What Can the IPA Do For You? Underwrite a Visiting Scholar from Europe or Latin America

North American analysts for the most part consider the IPA irrelevant and not particularly helpful to their professional lives. But think about psychoanalytic ideas you never have a chance to hear about.  The IPA has a program that provides financial support for visits by psychoanalytic thinkers from Europe and Latin America to your institute or society.
 
I want to make sure you know about the Inter-Regional Visiting Scholars Grant intended to promote a dialogue across IPA regions and encourage debate from different  psychoanalytic perspectives. It is administered by the IPA Committee on Analytic Practice and Scientific Activities, CAPSA for short. The grant program is commonly called “CAPSA grants”. The visiting scholar usually gives one or two talks, offers some supervision sessions, and guest teaches a class. How to use them is up to the local group and the scholar.
 
The grant covers travel expenses up to a determined limit. In addition, there are funds for auxiliary expenses such as publicity and translation.
 
Who can apply?  The answer is:
 
  • Individual Institutes/ Societies
  • Groups of Institutes/Societies from the same region
  • A regional body
  • IPA Committees such as COCAP (Child and Adolescent Psychoanalytic Committee) and COWAP ( Women and Psychoanalysis Committee)
  • IPSO
Here is an example of how one society recently used  a CAPSA grant:
 
The Mato Grosso do Sul Psychoanalytic Society in Brazil invited Serge Frisch from Belgium (and Luxemburg), past president of the EPF. Frisch spent 3 days in the city of Campo Grande, discussing the outreach efforts of the EPF in Eastern Europe, Africa and Asia. He presented a paper entitled: “The Future Development of the EPF and the New Initiatives.” Later that day he presented a paper on institutional conflicts and how they dealt with them in the EPF. What was of great interest to the Society was his presentation comparing training in the Eitingon model and the French model and what their respective advantages were.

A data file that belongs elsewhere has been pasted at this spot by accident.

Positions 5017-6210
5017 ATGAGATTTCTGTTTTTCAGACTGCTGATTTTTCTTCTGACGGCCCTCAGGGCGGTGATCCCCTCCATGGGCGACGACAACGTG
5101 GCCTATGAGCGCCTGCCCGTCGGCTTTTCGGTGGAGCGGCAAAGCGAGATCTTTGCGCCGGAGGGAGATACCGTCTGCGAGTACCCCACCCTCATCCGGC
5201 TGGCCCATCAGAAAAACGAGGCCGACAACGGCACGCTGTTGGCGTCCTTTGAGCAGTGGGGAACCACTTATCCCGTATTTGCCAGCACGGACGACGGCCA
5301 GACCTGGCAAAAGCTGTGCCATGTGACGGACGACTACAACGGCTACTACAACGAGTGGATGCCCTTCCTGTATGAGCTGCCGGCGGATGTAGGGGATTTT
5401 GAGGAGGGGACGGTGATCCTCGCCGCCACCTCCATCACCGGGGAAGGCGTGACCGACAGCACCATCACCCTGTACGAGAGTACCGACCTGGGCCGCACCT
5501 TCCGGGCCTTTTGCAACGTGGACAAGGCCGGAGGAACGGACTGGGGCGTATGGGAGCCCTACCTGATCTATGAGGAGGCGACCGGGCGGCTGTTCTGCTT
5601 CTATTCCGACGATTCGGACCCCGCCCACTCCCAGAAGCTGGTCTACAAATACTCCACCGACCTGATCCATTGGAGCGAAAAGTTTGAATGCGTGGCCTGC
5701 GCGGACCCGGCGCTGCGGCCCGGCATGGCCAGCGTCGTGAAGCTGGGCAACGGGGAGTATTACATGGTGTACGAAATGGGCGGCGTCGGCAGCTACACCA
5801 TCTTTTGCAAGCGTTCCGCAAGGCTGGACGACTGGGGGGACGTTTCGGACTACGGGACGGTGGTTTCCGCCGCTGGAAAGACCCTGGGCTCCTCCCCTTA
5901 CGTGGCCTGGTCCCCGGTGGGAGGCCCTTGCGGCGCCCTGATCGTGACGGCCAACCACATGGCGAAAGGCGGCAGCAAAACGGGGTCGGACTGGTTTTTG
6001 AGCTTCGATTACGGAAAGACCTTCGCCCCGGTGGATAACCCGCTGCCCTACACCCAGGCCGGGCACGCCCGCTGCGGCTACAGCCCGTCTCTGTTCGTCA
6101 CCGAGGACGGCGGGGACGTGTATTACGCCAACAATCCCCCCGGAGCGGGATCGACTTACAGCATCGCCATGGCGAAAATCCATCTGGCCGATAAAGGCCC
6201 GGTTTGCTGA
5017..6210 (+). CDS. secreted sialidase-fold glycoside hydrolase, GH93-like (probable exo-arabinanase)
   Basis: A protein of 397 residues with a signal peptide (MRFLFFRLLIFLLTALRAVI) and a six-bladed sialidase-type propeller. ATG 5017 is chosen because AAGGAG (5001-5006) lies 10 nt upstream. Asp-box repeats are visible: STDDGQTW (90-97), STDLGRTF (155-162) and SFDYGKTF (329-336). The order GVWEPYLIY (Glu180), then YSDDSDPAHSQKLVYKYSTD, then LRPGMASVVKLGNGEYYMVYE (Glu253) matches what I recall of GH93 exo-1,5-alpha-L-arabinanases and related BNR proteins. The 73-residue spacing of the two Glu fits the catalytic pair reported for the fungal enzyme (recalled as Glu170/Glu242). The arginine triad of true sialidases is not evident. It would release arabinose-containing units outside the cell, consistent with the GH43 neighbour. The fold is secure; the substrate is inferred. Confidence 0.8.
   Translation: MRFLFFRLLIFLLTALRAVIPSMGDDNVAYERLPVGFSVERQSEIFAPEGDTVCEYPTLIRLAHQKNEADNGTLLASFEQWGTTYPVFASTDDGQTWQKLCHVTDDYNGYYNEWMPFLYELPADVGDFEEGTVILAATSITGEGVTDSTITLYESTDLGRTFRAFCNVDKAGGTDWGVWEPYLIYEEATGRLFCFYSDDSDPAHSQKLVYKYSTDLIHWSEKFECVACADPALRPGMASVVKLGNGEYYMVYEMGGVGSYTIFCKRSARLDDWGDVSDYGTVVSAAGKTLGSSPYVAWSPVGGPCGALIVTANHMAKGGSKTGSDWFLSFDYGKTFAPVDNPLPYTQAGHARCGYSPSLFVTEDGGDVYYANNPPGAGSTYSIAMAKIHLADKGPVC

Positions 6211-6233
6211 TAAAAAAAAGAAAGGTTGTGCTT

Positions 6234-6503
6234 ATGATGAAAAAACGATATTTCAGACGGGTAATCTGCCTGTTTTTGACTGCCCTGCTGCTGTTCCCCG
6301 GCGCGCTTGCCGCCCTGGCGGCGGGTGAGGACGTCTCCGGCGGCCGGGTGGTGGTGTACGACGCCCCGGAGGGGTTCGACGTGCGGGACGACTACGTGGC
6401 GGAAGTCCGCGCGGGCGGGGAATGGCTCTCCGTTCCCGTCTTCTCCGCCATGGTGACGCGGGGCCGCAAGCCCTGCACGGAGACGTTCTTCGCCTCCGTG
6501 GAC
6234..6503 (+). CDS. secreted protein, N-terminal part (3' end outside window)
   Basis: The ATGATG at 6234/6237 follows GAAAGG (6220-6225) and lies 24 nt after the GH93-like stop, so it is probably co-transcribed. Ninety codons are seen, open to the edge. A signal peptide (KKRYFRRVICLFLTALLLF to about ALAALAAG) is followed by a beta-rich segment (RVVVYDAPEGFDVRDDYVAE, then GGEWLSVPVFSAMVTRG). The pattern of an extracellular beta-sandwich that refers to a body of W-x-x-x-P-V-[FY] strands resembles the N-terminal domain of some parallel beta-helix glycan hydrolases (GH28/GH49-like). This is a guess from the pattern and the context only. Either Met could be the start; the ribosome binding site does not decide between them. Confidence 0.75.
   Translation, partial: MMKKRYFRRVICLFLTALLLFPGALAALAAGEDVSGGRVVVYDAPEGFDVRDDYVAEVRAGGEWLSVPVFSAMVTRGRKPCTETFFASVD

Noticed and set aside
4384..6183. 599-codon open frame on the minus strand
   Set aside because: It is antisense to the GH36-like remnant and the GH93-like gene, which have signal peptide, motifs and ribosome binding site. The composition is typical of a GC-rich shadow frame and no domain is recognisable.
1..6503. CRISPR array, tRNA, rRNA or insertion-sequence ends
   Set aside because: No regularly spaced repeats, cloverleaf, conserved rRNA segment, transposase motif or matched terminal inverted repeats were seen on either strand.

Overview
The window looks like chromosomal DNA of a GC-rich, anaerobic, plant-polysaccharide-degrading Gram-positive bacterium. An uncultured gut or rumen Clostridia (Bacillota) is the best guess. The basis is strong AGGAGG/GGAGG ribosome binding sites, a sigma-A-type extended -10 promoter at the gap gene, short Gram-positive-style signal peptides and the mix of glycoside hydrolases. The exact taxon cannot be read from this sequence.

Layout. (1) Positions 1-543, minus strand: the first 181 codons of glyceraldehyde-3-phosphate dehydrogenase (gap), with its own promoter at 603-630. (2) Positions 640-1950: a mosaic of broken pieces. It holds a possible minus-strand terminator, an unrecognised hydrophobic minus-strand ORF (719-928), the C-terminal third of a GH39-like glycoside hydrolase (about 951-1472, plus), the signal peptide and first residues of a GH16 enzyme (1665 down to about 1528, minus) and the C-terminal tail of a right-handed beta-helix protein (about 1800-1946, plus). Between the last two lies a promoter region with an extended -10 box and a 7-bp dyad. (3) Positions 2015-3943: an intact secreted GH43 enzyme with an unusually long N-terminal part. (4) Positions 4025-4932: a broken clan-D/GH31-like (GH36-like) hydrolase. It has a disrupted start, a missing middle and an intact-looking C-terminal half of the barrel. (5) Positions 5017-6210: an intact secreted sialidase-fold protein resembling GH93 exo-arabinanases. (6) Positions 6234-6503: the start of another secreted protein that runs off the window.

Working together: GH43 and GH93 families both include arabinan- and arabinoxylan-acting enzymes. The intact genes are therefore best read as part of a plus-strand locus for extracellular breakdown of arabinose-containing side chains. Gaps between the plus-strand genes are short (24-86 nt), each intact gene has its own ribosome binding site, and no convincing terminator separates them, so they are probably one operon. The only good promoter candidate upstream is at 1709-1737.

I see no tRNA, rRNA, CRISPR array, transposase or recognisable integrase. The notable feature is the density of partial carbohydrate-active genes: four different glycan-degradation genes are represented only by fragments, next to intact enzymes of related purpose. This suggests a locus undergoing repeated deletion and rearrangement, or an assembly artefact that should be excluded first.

This is a generous program that has been underutilized in North America.  Bionian perspectives are especially popular in Latin America. Laplanche and psychosomatics are two areas of study that are pursued among French-speaking analysts. French analysts also find the death instinct a valuable construct, a perspective you rarely hear discussed in the English-speaking North American analytic community.

Except for a very few psychoanalysts such as Gail Reed, Jonathan House and Suzanne Rosenfeld, not much is known or discussed by English-speaking analysts in North America about French psychoanalytic theorizing.  Jonathan House informs the English-speaking North American psychoanalytic community with his translations of French texts.

 
If you aren’t sure how to identify scholars  whose thinking would interest your local psychoanalytic community, please email (guntherperdigao@gmail.com) or call me (504-453-8917) and I’ll be happy to make suggestions or help you find the right person. You might also contact Robin Deutsch who is the North American co-chair of the Committee (robindeutsch@earthlink.net)
 
To access the site  and get detailed information about CAPSA, go to www.ipa.world. Click here for the page that describes the CAPSA program.
 

After looking over the general description, click here for a Resource Document with more details on how to go about applying. 

Look for a link in paragraph 8 that takes you to a downloadable version of the   “CAPSA Application Form 2017.”

You can also download a pdf of the CAPSA Application form here. If you do use the CAPSA program, please give me a call or send me an email to let me know about your experience.

You have paid for this benefit, don’t walk away and leave money on the table!!  
In future letters and posts, I’ll be telling you about other IPA benefits for its members.
(photo credit:  http://www.ipa.world)

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